My first eager peek out of the window this morning to check for more snow, I have to admit left me slightly heavy hearted. So much has melted away now revealing the previously well-hidden rooftops and roads… way too much normality is returning!
Kev has headed out to his appointments with extra zest, almost ridiculously glad to be relieved of his ‘one-day inside caused cabin fever’ it is strange isn’t it, there is such a difference when we feel that choice is removed from our daily lives.
It appears that Kev isn’t the only one suffering, our crazy-fool-puppy-dog, Luke is very hyped up too and of course, as Dad prepared to leave, Luke’s hopes of escapism reached fever pitch. His little face when his pesky human Dad dared to leave the house without him fair old tugged at my heartstrings, so a nice long walk is scheduled for this afternoon.
I often think how different the world we live in would be if we applied more ‘dog logic’ to our outlook on life, and agree whole-heartedly with the wonderful super vet Professor Noel Fitzpatrick.
The love we feel for our pets is incredibly special, but, after two decades working with animals, I believe that it pales in comparison to the love they have for us.
If we could learn more from them, the world would be a happier place. For, as humans, we know what unconditional love is, but we are not capable of it.
Animals are. Unlike us, they are not governed by their moods, or what happened yesterday.
They’re not judgemental or vindictive. unless they have experience cruelty, they live in the moment, approaching every encounter as a new opportunity to share their love. That is why some of the most vulnerable people often form the strongest bonds with their pets because they are more open to that unconditional love.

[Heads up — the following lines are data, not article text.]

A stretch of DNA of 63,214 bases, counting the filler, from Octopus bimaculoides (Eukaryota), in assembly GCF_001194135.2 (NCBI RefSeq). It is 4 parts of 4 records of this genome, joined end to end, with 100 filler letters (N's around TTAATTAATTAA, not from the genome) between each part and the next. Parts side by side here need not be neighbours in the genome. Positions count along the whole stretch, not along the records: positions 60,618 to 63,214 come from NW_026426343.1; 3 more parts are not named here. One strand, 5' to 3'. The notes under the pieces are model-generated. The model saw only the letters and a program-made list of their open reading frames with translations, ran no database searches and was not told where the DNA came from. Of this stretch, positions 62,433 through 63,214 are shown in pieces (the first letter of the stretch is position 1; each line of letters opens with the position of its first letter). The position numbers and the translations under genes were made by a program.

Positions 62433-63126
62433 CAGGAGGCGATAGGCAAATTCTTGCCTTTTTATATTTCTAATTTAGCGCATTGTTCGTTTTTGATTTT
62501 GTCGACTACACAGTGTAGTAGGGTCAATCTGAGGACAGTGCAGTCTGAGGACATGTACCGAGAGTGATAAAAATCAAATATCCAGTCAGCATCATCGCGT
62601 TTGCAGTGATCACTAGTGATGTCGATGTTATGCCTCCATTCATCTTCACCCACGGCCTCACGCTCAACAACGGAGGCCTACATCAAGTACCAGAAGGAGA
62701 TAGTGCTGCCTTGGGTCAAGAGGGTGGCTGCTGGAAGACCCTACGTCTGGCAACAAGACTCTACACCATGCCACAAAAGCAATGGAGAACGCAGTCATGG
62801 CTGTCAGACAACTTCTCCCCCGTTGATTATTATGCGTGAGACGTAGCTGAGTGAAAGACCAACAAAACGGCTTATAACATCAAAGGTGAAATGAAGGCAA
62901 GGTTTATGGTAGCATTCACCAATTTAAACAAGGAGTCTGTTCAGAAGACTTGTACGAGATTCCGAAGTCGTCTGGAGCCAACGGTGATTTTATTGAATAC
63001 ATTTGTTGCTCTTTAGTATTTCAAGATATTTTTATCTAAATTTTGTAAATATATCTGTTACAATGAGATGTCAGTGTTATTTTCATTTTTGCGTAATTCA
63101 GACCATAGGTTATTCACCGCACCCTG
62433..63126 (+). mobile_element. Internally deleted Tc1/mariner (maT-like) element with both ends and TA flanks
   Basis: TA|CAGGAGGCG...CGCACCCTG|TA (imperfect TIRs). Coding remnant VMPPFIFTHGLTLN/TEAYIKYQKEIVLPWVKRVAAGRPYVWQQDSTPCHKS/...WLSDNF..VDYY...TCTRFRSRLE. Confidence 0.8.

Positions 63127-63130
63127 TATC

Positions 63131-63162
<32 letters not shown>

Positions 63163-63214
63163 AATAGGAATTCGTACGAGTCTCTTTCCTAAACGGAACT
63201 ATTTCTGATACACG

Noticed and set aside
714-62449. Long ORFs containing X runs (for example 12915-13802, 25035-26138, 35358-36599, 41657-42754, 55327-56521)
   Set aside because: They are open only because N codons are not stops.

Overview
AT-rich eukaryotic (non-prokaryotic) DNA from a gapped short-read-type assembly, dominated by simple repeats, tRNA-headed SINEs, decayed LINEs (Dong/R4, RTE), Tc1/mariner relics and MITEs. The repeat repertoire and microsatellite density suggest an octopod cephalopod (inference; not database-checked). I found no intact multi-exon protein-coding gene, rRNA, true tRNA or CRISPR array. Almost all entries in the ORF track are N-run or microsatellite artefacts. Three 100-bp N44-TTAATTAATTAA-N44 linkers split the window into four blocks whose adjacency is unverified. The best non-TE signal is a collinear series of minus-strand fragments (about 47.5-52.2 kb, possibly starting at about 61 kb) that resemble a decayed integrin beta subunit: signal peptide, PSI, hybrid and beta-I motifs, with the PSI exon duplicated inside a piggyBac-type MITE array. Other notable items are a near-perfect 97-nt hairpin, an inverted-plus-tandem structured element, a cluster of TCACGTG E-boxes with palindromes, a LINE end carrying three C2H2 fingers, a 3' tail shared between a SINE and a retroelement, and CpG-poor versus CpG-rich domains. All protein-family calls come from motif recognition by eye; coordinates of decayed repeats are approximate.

I’ve seen a child with cerebral palsy whose dog soothed her to sleep, and a man with terminal cancer who died with dignity because of the strength he drew from his dog. It’s a symbiotic relationship: we express our love looking after them, they express theirs in the comfort they give us.
And it works. When our pets greet us, no matter how terrible our day, their delight in seeing us makes us feel better. When other relationships falter, their affection is guaranteed.
This week, I reunited a woman with her dog after 6 weeks apart. Nobody seeing the dog’s tail wagging and her tears of joy could doubt that they loved each other.
Professor Noel Fitzpatrick.
Well, I can smell that our roast chicken is ready so best sign off now, and no doubt Luke’s nose will be twitching and I will be accompanied into the kitchen!
Happy, safe and warm Saturday everyone.
Fiona, Kevin and Luke.
Today’s pic – ‘Hey pesky human, didn’t you forget someone?’